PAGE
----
Richard Desmond

From Wikipedia, the free encyclopedia
Jump to: navigation, search
For the ice hockey player, see Richard Desmond (ice hockey).
Richard Desmond
Chancellor George Osborne and Richard Desmond.jpg
Richard Desmond (left) with George Osborne in 2010
Born Richard Clive Desmond
(1951-12-08) 8 December 1951 (age 64)[1]
Hampstead, London, England
Residence Hampstead, London, England
Nationality British
Occupation Publisher, businessman
Years active since 1972
Net worth Increase £2.25 billion[2]
Television Television X (1995–2016)[3]
Red Hot TV (2000–2016)[3]
Channel 5 (2010–2014)
Title Owner of Northern & Shell
Term since 1974
Spouse(s)
  • Janet Robertson (m. 1983–2010)
  • Joy Canfield (m. 2012)
Children 1 daughter, 2 sons
Website northernandshell.co.uk

Richard Clive Desmond (born 8 December 1951) is an English publisher and businessman. He is the owner of Express Newspapers and founder of Northern & Shell, which publishes various celebrity magazines, such as OK! and New!, and British national newspapers Daily Star and Daily Express. Northern & Shell owned Channel 5 before selling it to US broadcaster Viacom for £463m in May 2014.[4] The company sold its adult television network, Portland, in April 2016.[5]

In 2010, Desmond was ranked the equal-57th richest man in Britain according to The Sunday Times Rich List,[6] with a net worth of £950 million. He was once again listed on the 2011 Sunday Times Rich List, with his fortune still at £950 million. In 2014, he was ranked 78th and worth £1.2 billion.[2] In 2016 Forbes estimated his fortune at close to $1.49 billion,[7] while the 2016 Sunday Times Rich List reported his net worth at £2.25 billion, making him the 48th richest person in Britain.

In 2015, Desmond released his autobiography The Real Deal.[8]

Early life[edit]

Desmond was born in Hampstead, London, into a Jewish family, the youngest of three children, and grew up in Edgware, in north west London.[9][10] His father was descended from Latvian Jews, and his mother was of Ukrainian-Jewish descent.[11] His father, Cyril, was at one time managing director of cinema advertising company Pearl & Dean. An ear infection caused the sudden loss of Cyril's hearing and, according to Richard, he used to take him along, when he was no more than three years old, to act as "his ears" in business meetings, where he ostensibly acquired his "first taste of business dealings".[12] After Cyril lost a significant amount of family money to gambling, his parents divorced[13] and 11-year-old Desmond moved with his mother, Millie, into a flat above a garage; he has described his impoverished early adolescence as a time when he was "very fat and very lonely".[13]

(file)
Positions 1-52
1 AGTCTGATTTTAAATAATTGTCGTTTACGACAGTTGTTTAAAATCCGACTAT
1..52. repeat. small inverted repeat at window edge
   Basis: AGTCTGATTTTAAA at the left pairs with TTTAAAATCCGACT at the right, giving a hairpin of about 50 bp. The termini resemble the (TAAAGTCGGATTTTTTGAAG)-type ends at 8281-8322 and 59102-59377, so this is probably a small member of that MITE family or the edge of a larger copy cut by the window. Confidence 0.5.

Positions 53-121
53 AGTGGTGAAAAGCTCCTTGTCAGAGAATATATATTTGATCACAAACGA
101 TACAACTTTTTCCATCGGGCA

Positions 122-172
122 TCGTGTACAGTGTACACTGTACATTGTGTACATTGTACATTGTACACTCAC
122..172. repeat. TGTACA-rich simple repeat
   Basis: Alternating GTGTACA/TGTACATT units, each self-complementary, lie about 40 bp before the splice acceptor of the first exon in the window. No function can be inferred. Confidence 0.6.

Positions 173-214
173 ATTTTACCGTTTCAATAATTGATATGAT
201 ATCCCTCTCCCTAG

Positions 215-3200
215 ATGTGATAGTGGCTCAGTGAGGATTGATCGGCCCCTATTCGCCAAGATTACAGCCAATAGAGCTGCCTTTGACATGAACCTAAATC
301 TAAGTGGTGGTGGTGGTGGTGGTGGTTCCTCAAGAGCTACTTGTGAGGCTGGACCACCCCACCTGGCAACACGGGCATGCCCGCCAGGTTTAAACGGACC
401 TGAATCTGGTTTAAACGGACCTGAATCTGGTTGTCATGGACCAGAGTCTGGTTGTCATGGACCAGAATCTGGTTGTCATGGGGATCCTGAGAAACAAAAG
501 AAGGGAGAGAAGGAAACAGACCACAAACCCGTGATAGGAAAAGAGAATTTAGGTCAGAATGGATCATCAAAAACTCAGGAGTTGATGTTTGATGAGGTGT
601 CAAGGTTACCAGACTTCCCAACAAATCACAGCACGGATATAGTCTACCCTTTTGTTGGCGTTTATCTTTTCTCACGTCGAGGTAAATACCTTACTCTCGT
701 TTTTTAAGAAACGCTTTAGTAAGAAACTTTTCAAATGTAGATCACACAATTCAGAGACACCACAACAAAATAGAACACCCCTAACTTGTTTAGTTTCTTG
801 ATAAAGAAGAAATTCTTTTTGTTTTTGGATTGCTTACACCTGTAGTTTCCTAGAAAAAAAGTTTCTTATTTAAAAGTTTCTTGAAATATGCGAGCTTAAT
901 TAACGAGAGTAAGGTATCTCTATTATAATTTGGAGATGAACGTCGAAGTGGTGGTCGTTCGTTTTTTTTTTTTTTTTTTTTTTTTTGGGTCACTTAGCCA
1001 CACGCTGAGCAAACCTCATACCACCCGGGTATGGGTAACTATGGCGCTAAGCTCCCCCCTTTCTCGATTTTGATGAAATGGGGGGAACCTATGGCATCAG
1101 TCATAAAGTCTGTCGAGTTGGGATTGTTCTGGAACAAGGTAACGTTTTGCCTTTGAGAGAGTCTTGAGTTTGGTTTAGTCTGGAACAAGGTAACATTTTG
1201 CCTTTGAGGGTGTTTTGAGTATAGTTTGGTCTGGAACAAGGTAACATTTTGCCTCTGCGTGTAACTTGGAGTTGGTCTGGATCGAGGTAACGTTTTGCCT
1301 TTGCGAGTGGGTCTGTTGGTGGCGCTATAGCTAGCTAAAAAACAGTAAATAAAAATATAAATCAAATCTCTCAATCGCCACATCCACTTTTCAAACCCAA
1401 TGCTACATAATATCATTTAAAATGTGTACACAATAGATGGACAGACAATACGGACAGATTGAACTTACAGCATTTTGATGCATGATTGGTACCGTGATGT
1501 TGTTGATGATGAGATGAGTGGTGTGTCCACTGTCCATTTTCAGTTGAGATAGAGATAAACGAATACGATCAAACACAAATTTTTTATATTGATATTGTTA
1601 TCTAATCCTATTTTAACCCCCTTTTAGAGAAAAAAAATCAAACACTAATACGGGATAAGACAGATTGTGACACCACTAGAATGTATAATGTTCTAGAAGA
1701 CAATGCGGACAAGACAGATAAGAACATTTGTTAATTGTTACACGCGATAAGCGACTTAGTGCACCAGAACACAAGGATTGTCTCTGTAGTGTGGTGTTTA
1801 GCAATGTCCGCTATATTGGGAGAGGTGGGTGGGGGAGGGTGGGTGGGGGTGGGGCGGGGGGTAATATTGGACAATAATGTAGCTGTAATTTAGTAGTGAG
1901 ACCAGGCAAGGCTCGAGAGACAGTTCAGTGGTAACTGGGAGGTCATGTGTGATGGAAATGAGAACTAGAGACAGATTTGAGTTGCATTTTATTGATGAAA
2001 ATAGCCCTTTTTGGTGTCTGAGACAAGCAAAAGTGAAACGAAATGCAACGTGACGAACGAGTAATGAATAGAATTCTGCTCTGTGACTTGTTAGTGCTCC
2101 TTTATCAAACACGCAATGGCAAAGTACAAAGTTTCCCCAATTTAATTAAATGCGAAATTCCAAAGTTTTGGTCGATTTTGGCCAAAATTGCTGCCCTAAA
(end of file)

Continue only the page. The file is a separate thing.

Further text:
Desmond was educated at Edgware Junior School and Christ's College, Finchley.[11][14]

Early business career[edit]

Desmond left school at 15 and started working in the classified advertisements section of the Thomson Group, while playing the drums at gigs after a day's work.[14] After moving to another company, he became sales director of Beat Instrumental Magazine at 18. Desmond owned two record shops by the time he was 21.[15] In the mid-1970s, Desmond combined his interest in music and advertising to found, with Ray Hammond, International Musician and Recording World, a monthly magazine for musicians, eventually driving out of business long-established publications such as Beat Instrumental.

He was an early pioneer of the international licensing of magazines: International Musician soon had editions in the US, Australia, Japan, Germany as well as the UK.[16] This was followed by the publication of Home Organist, whose editor contributed the old-school motto Forti Nihil Difficile ("Nothing is difficult for the strong" – it was Disraeli's motto), still used by the Northern & Shell publishing group. Desmond eventually bought out Hammond.